During week 18 the temperature finally crept above freezing and after almost four weeks of living with no water we could finally turn the taps on with confidence. We still had to live with the small issue that the temporary supply we were connected to from the old farm house has ‘bacteria’ in it, so drinking it was a no no. We did however also get our mains water pipe and water toby fitted in the plot. Before we could connect the caravan to our mains water supply, Scottish Water were required to complete an inspection of the pipe work and turn on the pumps in the pump house down the hill to ensure we had sufficient pressure. One small problem….the water toby was leaking…..we had water, but it was a wee stream through our future front garden running from the toby down to our house. Not ideal, but luckily it was running off to a drain at the side off the house. Eventually after more than a week the Estates contractor fixed it and Scottish Water gave the all clear. Simon, with some general instruction from the plumber, then ran some new blue water pipe from the toby to the caravan and finally not only did we have our own water supply but a drinkable one. Never have we been so grateful for something we normally take for granted each day. Large glasses of water all round to celebrate.
There was more excitement with the arrival of a special delivery all the way from Australia. I love love love Edison style bulbs and while the look of a traditional filament bulb is great it is unfortunately far from energy efficient. As Simon is all about the LED and I am all about the look what we wanted was an Edison LED…simples. As it turns out this is not so simples….there are some available, but although the glass build is the correct shape, the LED light within it looks nothing like a traditional filament. Eventually I discovered a website edisonlightglobes.com that had exactly what we wanted….filament style LED’s in a variety of bulb styles. Result……however there was one small issue, the company was based in Melbourne Australia. They will ship their bulbs and lights to anywhere in the world, but as you can imagine it wasn’t cheap. After spending weeks gazing at the web site and working out the cost of what we wanted, the accountant in me just couldn’t justify the cost. That is until a friend mentioned she was going to be visiting another friend in Melbourne in February……how convenient. Luckily she wasn’t planning to take any hand luggage and kindly agreed to take an empty carry on case to bring back our bulb order. In the end we bought 26 bulbs of various shapes which thankfully just squeezed inside her case. Now we just need to buy the various flexes, ceiling roses and wall lights to create the complete light fittings for the house. We really are blessed with wonderful friends who travel to the most convenient locations at just the right time.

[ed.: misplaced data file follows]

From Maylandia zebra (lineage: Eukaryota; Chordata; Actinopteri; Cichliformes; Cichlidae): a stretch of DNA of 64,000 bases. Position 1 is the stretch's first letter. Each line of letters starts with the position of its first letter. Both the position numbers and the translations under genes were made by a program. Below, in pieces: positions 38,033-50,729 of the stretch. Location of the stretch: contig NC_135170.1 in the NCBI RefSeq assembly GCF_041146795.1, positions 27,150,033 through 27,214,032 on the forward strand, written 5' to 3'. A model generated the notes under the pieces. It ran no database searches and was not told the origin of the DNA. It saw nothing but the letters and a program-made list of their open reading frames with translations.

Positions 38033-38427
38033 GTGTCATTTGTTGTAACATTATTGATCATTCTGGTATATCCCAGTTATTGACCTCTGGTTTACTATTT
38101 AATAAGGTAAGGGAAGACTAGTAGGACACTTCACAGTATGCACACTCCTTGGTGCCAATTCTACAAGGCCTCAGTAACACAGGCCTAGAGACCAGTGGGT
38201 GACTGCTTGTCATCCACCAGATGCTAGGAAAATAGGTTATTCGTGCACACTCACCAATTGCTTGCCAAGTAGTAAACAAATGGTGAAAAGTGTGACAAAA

While the bulb delivery had gone perfectly, the delivery of some other materials did not go quite so well. The roof slates that were ordered were the wrong ones…..thankfully these were quickly changed before the slaters arrived. The wrong natural stone to clad part of the outside of the house was delivered as Perthshire walling rather than the mixed colour local walling we had specified. The mixed colour local walling does include the Perthshire walling as one of the colours and luckily as only a small part of the order had been delivered, the quarry were able to deliver all the remaining stone as the other mixed colours. Finally the wrong floor insulation was ordered; however it arrived on site and was partially installed before we had a chance to check it. A few emails and phone calls later we agreed that we would continue with the insulation as it was. It is a lesser specification, but overall it does not have a significant impact on the overall insulation values for the house. Given that it will be covered in concrete there was no aesthetic impact on the house and it is a bit cheaper so at least we save a few pounds that can go towards the expensive light bulbs from Oz!
The insulation was laid to the whole of the ground floor plus the bathroom and en suite on the first floor, before the underfloor heating pipes were run and secured in place. We were all set for the pouring of the concrete the following week.